The first sign of danger in ‘American Heist’ is the title, which is so generic it feels as though it was spit out of a computer program designed to predict future VOD failures. As soon as the movie starts, it’s clear that same computer program probably wrote the script and cast the actors as well. The movie is so dull and takes so many easy routes to get to an obvious conclusion, it could easily have been a parody spoof with only slightly more over-the-top performances from the actors.
Things kick off with a helicopter shot flying towards an urban landscape as a hip-hop track blares on the soundtrack. This opening really should be banned from movies at this point, but in this case it at least sets expectations reasonably low. We’re introduced to Hayden Christensen (whose presence is any movie is always a sign of mediocrity) as a struggling auto mechanic with a checkered past who wants nothing to do with crime. He has an ex-girlfriend (Jordana Brewster) who works for the police, and that flame is just about to reignite. Enter Adrien Brody as Christensen’s requisite “wrong side of the tracks” brother. He just got out of prison and has a tattoo of Frank Sinatra’s mugshot on his arm (yes, really), so you know he’s trouble.
Wouldn’t you know it? Brody wants to drag Christensen back into a life of crime. He has plans for a heist that could set the two bros (their term, not mine) up for life. Within 24 hours, Christensen is involved in an accidental murder that forces him into the heist against his own interests. The bros’ partners are two African American gentlemen who do nothing but snarl and swear. It would be unfair to name the actors because the racist stereotypes they play are deeply embarrassing.
‘American Heist’ is a feature-length act of posturing by a collection of actors and filmmakers who have seen great crime movies before and think creating their own is merely a matter of collecting the clichés and playing them straight. It’s painful to hear lines of dialogue like, “Me and you against the world” and even more painful to see two actors who look so profoundly dissimilar try to pass as brothers because they share the same tattoos.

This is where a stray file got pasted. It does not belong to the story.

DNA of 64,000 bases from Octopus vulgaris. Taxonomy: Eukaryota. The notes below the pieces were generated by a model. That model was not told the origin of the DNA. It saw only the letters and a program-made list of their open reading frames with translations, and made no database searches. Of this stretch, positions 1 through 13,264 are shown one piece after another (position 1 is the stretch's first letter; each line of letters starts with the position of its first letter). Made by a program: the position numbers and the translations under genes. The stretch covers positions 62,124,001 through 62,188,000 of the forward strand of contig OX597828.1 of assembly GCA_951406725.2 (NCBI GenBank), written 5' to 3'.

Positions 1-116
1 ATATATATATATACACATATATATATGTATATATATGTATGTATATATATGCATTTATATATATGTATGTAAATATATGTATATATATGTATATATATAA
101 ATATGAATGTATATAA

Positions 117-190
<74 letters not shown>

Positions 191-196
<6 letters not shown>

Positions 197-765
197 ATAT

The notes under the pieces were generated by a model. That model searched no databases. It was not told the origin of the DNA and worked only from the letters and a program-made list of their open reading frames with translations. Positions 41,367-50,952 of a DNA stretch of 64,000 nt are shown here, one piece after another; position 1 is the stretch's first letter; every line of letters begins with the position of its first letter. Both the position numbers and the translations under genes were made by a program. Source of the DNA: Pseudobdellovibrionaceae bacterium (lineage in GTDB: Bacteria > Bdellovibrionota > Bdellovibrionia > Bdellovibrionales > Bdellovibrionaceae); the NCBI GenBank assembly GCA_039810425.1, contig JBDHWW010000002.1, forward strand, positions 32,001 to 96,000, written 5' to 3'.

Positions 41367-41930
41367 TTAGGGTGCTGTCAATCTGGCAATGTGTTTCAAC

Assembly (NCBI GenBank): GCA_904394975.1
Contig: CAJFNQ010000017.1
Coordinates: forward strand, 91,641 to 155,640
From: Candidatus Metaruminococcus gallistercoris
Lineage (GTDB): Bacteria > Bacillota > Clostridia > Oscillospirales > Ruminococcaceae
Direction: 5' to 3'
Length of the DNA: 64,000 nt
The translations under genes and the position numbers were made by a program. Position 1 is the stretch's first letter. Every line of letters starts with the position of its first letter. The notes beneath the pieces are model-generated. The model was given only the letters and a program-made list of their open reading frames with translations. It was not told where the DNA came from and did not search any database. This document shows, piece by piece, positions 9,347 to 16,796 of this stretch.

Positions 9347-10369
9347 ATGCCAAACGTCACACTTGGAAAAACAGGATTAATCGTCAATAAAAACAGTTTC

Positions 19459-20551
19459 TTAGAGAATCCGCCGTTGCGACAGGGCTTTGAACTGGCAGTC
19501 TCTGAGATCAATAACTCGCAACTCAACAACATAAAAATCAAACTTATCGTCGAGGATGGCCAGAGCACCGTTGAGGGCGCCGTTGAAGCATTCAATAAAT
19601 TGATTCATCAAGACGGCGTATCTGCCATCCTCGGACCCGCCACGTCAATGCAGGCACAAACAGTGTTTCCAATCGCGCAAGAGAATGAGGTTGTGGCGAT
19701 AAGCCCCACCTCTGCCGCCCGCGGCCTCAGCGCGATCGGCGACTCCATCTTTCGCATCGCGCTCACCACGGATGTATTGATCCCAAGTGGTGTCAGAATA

As usual, Christensen’s performance could have just as easily been captured by casting a block of wood. He mumbles and moans, yet somehow never manages to raise his emotional level above a monotone no matter how extreme the situation. I guess he takes the “less is more” approach very seriously. Brody, on the other hand, overacts enough for two – squealing, screaming and crying in desperate stabs for attention. By the time he commits fully to a monologue about being raped by a toothpaste container, you can’t help but avert your eyes from the screen out of embarrassment over how far the career of this once great actor has fallen. As for Brewster, she merely plays another woman who falls for a guy because he’s good at cars. She deserves better – like, for example, an actual character to play.
The film marks the English language debut of Armenian director Sarik Andreasyan. While he doesn’t appear to have any knack for storytelling or working with actors, he at least loves playing with the camera. The movie looks slick even if the New Orleans setting guaranteed pretty pictures before a single storyboard was drawn, and most of the striking shots were pulled straight out of either ‘Mean Streets’ or ‘Heat’. When the big heist arrives, the movie delivers plenty of explosions, gunshots and double-crossings to give the illusion of a climax. The trouble is that without a single endearing character, it’s impossible to get wrapped up in any of the action or drama. You’ll want all the characters to die, sucking away any and all possible opportunity for suspense or satisfaction before it arrives.
This is quite simply a terrible movie. There’s really nothing positive to be said about it. Perhaps viewers who have never seen a crime movie before will be wowed, but given that this is a genre outing produced to appeal to a built-in audience, it’s hard to imagine anyone leaving the theater without feeling nauseous with disappointment.